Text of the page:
SOUTH PORTLAND — The City Council is poised to form an ad hoc committee next month to discuss the future use of the O’Neil Street public works campus, once those services are moved to the new facility off Highland Avenue next year.
While it will will require a formal vote at the Nov. 7 meeting, the committee will likely be comprised of seven members, including Councilor Patti Smith, who represents District 2, which includes O’Neil Street, residents of District 2 and the Meetinghouse Hill neighborhood, and members of other city committees and departments.
The new $15.7 million city services campus, at 929 Highland Ave., is being built on 9 acres of land adjacent to a capped landfill and is being completed in phases – the first of which was finished this summer and included a separate new swap shop and transfer station.
The biggest part of the project – a 70,000 square-foot building to house the public works, parks, recreation and waterfront and transportation departments – is expected to be completed in June.
In the meantime, the city wants to plan for potential uses for the public works campus, which was sold to the city in 1940, according to city tax records. The property was assessed this year at $1.4 million.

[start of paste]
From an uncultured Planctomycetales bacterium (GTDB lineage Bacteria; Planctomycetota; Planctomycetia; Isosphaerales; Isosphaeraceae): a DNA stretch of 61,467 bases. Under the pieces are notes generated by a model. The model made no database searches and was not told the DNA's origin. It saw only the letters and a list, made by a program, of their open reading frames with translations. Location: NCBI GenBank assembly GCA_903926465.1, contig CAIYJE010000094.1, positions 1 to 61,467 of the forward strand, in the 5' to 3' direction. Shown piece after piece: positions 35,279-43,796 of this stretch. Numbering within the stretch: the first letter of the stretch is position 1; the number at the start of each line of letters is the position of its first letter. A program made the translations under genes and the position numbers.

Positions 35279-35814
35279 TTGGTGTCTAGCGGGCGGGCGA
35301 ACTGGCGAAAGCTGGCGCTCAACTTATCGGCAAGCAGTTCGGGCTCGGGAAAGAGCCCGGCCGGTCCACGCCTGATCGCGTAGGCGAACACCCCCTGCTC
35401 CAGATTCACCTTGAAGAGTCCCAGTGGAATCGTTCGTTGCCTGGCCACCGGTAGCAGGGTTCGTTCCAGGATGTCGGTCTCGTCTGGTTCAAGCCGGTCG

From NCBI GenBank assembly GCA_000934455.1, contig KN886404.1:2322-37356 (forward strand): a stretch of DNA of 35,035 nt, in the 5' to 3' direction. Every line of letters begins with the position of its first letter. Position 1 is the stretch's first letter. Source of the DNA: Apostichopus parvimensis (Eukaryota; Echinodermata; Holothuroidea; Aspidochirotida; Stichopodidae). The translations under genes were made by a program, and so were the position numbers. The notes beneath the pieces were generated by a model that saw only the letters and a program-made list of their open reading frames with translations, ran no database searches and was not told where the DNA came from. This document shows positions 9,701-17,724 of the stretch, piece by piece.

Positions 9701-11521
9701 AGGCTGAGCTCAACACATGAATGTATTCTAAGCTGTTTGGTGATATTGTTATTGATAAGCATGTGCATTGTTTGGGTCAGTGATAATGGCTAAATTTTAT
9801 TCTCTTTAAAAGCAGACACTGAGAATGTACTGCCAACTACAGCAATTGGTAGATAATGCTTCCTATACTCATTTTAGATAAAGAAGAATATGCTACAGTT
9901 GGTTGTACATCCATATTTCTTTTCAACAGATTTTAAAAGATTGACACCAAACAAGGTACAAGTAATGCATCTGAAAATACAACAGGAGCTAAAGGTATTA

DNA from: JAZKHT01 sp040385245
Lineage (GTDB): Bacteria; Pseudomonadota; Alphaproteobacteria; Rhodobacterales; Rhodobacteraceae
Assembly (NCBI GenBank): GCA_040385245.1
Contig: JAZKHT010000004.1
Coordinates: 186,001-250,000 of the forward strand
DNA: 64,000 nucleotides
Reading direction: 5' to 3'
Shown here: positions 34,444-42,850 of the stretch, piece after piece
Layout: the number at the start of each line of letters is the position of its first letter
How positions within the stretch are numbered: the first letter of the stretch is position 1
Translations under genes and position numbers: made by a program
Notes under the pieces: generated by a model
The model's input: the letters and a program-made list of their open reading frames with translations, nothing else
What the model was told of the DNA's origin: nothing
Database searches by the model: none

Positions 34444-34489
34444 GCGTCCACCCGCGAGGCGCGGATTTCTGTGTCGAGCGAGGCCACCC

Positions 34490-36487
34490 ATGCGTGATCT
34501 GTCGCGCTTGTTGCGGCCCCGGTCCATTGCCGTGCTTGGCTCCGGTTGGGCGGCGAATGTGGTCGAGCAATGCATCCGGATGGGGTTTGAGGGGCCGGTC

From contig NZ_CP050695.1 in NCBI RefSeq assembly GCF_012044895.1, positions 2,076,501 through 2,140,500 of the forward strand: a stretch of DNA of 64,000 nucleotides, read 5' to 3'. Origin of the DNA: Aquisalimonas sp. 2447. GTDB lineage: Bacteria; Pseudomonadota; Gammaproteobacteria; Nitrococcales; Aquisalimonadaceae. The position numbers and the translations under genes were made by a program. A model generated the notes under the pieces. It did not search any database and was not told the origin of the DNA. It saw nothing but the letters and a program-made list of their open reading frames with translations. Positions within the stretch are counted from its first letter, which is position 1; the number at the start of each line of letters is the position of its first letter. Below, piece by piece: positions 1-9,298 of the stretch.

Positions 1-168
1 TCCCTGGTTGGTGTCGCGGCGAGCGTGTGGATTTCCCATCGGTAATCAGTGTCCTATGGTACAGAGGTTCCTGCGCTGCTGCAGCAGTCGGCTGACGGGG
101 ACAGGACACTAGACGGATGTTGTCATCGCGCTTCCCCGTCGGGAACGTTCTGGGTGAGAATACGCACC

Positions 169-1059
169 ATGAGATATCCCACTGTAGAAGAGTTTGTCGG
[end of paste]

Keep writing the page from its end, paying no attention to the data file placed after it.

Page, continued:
Most of the six buildings on that parcel, located in the Meetinghouse Hill neighborhood, were built in the 1950s.
Interim City Manager Don Gerrish, at the Oct. 24 meeting, recommended that the committee use the opportunity to gauge the neighborhood’s desire for future use by way of neighborhood meetings and soliciting public input.
The committee would then present three to four recommendations to the City Council for how the land could be used.
Because the campus is in the heart of the Meetinghouse Hill neighborhood, “the citizens are the most important people to listen to” in this process, Councilor Patti Smith said at Monday’s meeting.
Councilor Claude Morgan said it’s also important to gauge the interest of potential stakeholders in that property early in the process.
“The earlier we get stakeholders in there,” the better, Morgan said. “Developers, tell us what you can do, tell us what you see when you’re (there).” Likewise, “neighbors, tell us what you see when you’re here, looking at this area,” he said.
An ad hoc committee will discuss the future use of six-acre plot of land at 42 O’Neil St. in the Meetinghouse Hill neighborhood, occupied by the soon-to-be old Public Works campus.